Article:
Took the kids to Toy Story 3 on Sunday, and that has set me on a meandering course through actuarial science that ended at the financial regulation bill thrashing about in Congress.
See, I really liked the movie. I lucked into the 2-D version, thus saving $12 to put toward weekend beer money. And I even got a little teary at the end. (You will, too.) So I dug up this article on box office receipts. The movie took in about $110 million opening weekend. Then I read this nugget:
In the past, Pixar pictures ultimately have grossed, on average, slightly more than four times their opening-weekend take in the U.S. and Canada. If the same holds true for “Toy Story 3,” it will end up at about $450 million.
To this wheezy, old actuary, that sounds just like loss development. You are following a cohort (Pixar movies) and using past performance to predict future revenues. Here, we’re projecting an ultimate based upon the opening weekend (which I decided then and there to abbreviate OW). By my reckoning Pixar movies have an OW-to-ultimate factor of 4.13.
So if one were so inclined, one could collect weekly box office grosses and project ultimate revenues, updating weekly (or even daily). One could create a suite of development factors by animated films vs. summer action movies vs. romantic comedies. And sometimes you’d have to adjust your projections for quirks like Toy Story 3 debuted at midnight (most animated features don’t) or Transformers 2 debuted on a Wednesday, not a Friday.
And the data just about falls on you, there’s so much of it. Here’s boxoffice.com’s weekly cumulative gross for Avatar:
I’ve assumed the movie will gross $750 million in the end. It’s a couple hundred thousand under that today, and money continues to trickle in.
Anyhow, it all looked so …….. so …….. actuarial. Avatar, for example, has a 1-week-to-ultimate factor of about 5.50, which is probably quite high. But you could model all of this and predict box office receipts.
You could also do predictive modeling, based on most-viewed trailers, number of Facebook friends, or the ratio of positive to negative remarks on the web.
So you’re probably thinking: Yes, but who cares?
Futures traders. Recently, the CFTC approved trading in box office futures, starting with Matt Dillon’s next, Takers, opening in August. Boxoffice.com projects Takers to hit $22 million, after a $10 million opening weekend, a development factor of 2.2. Proponents of the idea include companies like LG, which would like to hedge against movies with which it has tie-ins, and movie sites like FilmGo.net, which like the additional news to cover. Also on board is economist Robert Shiller (Irrational Exuberance), who sees an opportunity to “democratize finance.”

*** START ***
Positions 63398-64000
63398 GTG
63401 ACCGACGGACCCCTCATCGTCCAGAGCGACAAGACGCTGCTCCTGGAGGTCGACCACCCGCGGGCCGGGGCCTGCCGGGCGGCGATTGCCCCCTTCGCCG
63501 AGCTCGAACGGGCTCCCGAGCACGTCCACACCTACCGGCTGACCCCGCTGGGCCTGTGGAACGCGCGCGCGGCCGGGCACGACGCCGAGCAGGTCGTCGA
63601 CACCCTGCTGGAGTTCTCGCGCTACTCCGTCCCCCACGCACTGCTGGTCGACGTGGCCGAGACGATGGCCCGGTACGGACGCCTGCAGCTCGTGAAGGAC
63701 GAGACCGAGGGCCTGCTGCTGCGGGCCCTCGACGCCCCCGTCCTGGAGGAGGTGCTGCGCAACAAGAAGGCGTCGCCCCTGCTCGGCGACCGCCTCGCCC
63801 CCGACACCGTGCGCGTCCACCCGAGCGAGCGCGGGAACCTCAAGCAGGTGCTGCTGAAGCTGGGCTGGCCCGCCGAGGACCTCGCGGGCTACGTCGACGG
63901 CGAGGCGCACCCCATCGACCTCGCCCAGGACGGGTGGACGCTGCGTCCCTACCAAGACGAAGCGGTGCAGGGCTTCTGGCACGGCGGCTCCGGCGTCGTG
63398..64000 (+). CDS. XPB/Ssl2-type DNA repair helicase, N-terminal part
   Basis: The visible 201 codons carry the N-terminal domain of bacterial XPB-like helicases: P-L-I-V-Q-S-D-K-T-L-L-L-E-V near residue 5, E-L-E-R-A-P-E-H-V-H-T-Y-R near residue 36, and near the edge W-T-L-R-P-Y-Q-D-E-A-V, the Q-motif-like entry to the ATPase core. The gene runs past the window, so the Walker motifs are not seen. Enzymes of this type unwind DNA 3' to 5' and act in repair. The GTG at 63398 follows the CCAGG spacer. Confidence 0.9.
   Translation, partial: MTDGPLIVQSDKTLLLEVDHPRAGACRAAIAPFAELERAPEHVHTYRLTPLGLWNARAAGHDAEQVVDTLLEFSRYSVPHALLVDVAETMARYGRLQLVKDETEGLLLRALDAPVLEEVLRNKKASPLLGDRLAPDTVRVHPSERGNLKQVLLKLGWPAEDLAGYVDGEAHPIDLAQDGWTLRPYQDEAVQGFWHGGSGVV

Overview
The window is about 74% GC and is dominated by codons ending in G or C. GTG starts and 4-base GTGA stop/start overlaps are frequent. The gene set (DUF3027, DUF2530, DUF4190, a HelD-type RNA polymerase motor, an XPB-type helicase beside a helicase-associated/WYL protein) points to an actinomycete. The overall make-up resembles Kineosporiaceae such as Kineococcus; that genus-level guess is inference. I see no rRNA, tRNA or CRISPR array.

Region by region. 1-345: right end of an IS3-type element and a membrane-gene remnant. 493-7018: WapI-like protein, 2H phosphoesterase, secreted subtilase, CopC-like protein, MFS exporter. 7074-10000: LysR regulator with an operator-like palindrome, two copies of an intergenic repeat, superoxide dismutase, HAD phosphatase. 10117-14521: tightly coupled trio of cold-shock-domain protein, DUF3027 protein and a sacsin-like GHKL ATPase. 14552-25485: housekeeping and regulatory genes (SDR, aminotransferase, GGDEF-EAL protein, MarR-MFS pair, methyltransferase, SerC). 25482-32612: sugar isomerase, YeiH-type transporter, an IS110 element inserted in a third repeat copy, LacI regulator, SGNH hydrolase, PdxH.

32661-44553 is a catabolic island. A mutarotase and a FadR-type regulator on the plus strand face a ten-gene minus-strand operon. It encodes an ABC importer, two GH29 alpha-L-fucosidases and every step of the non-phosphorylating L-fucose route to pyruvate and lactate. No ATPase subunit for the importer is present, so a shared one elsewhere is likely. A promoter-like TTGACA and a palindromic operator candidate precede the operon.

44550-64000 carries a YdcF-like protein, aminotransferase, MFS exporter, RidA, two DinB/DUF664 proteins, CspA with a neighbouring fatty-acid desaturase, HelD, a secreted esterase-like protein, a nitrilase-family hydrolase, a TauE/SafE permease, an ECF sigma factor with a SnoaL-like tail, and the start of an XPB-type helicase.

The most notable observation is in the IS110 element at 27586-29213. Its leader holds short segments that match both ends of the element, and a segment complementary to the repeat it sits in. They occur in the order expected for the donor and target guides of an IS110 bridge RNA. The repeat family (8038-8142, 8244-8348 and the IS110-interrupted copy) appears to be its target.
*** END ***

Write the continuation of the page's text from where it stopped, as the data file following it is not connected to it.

The Motion Pictures Association of America (MPAA – the guys who hand out decency ratings), reflecting the thinking of the major studios, is opposed, saying rival studios could bid down a contract and create a self-fulfilling negative buzz.
Both California senators oppose, but argue the converse. They say that no one really has an interest in a movie doing poorly – unlike, say, wheat – where the farmer wants a high price but the baker wants a low price. That, the senators say, make the box office future a regular old insurance policy or, worse, gambling.
The CFTC rounds up commentary on the issue here.
Personally, it’s not a game I’d play. Studios are famously opaque and have burned insurers lots of times over the decades on film guarantee contracts. The guarantees are pretty simple. If a bloc of films debuting on a certain weekend falls below a certain gross, the insurance contract makes up the difference.
The most benign rumor I’ve heard centered on a studio backing a superexpensive movie with no sequel potential. (The hero dies.) It bought heavy film guarantees for the film’s debut weekend, then tried to pull the movie out of said contracts after the movie was test screened. The studio figured it didn’t need insurance after all for that film, which was called Titanic.
So I’ve always held the opinion that the studios can game anyone anytime anywhere and a futures exchange would be just one more avenue for their avarice. But it would be fun business to price.
But I may not get my chance. Though CFTC OK’d box office futures, the Senate voted to prohibit them as part of the financial regulatory overhaul (“Wall Street reform”). The House bill doesn’t have such a provision, and the matter will be decided in conference committee.
So for now, hold your bets.